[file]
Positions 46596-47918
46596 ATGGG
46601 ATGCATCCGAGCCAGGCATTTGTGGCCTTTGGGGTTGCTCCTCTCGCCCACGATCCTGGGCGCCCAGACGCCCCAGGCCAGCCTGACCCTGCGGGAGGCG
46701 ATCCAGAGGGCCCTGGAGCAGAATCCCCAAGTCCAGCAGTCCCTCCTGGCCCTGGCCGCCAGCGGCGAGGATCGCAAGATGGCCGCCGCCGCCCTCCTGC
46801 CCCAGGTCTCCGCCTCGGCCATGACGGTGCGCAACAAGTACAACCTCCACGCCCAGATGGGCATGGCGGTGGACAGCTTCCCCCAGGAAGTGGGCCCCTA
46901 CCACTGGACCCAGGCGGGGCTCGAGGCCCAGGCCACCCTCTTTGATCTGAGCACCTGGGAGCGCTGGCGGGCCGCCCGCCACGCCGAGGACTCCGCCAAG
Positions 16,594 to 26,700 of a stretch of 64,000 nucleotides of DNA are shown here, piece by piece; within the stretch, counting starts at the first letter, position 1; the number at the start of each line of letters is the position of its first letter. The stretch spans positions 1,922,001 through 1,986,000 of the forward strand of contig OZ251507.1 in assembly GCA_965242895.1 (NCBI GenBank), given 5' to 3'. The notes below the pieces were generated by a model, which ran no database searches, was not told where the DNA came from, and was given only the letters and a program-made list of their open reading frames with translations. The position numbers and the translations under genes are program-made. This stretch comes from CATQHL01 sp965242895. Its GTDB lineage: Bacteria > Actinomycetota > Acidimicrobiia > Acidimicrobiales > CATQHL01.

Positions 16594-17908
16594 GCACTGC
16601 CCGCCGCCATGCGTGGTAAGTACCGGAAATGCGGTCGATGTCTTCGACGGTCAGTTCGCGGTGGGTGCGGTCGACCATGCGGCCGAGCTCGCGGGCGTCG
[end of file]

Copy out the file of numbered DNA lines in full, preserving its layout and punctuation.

Positions 46596-47918
46596 ATGGG
46601 ATGCATCCGAGCCAGGCATTTGTGGCCTTTGGGGTTGCTCCTCTCGCCCACGATCCTGGGCGCCCAGACGCCCCAGGCCAGCCTGACCCTGCGGGAGGCG
46701 ATCCAGAGGGCCCTGGAGCAGAATCCCCAAGTCCAGCAGTCCCTCCTGGCCCTGGCCGCCAGCGGCGAGGATCGCAAGATGGCCGCCGCCGCCCTCCTGC
46801 CCCAGGTCTCCGCCTCGGCCATGACGGTGCGCAACAAGTACAACCTCCACGCCCAGATGGGCATGGCGGTGGACAGCTTCCCCCAGGAAGTGGGCCCCTA
46901 CCACTGGACCCAGGCGGGGCTCGAGGCCCAGGCCACCCTCTTTGATCTGAGCACCTGGGAGCGCTGGCGGGCCGCCCGCCACGCCGAGGACTCCGCCAAG
Positions 16,594 to 26,700 of a stretch of 64,000 nucleotides of DNA are shown here, piece by piece; within the stretch, counting starts at the first letter, position 1; the number at the start of each line of letters is the position of its first letter. The stretch spans positions 1,922,001 through 1,986,000 of the forward strand of contig OZ251507.1 in assembly GCA_965242895.1 (NCBI GenBank), given 5' to 3'. The notes below the pieces were generated by a model, which ran no database searches, was not told where the DNA came from, and was given only the letters and a program-made list of their open reading frames with translations. The position numbers and the translations under genes are program-made. This stretch comes from CATQHL01 sp965242895. Its GTDB lineage: Bacteria > Actinomycetota > Acidimicrobiia > Acidimicrobiales > CATQHL01.

Positions 16594-17908
16594 GCACTGC
16601 CCGCCGCCATGCGTGGTAAGTACCGGAAATGCGGTCGATGTCTTCGACGGTCAGTTCGCGGTGGGTGCGGTCGACCATGCGGCCGAGCTCGCGGGCGTCG